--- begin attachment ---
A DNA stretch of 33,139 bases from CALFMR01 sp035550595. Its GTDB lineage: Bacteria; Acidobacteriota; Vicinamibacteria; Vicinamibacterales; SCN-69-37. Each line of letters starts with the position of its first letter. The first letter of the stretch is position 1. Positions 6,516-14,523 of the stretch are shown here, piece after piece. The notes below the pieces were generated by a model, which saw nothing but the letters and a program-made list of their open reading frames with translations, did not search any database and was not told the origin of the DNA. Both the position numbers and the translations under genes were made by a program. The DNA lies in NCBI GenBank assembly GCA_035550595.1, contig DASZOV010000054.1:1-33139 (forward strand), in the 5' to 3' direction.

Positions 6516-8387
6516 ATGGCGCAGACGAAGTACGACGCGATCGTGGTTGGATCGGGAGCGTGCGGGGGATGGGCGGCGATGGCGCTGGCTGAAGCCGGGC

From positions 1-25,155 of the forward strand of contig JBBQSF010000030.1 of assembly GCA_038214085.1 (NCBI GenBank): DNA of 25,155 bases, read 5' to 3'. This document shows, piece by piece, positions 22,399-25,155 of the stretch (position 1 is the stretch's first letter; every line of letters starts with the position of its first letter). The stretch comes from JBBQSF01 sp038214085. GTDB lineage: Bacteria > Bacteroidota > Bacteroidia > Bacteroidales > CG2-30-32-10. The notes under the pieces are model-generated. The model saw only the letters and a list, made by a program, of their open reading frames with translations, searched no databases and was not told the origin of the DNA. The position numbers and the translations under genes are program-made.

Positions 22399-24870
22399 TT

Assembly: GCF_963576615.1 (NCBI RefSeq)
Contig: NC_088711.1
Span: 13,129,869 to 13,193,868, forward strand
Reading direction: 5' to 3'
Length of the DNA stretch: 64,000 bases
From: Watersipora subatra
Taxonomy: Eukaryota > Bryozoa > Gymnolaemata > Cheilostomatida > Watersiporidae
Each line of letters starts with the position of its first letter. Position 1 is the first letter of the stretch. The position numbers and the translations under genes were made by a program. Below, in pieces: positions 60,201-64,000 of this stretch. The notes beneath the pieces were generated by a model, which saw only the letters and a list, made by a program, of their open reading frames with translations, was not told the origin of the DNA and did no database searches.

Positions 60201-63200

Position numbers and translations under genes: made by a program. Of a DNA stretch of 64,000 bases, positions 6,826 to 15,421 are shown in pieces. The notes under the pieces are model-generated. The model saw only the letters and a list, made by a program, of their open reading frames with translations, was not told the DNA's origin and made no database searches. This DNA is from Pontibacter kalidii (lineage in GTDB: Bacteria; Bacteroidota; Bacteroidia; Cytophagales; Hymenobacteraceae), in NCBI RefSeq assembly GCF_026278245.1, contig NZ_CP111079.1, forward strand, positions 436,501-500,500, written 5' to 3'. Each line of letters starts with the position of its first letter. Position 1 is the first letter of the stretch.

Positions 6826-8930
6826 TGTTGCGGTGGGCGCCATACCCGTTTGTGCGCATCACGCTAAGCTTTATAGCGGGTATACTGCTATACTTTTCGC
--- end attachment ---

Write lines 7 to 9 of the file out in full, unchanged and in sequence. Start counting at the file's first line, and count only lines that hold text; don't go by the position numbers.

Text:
Assembly: GCF_963576615.1 (NCBI RefSeq)
Contig: NC_088711.1
Span: 13,129,869 to 13,193,868, forward strand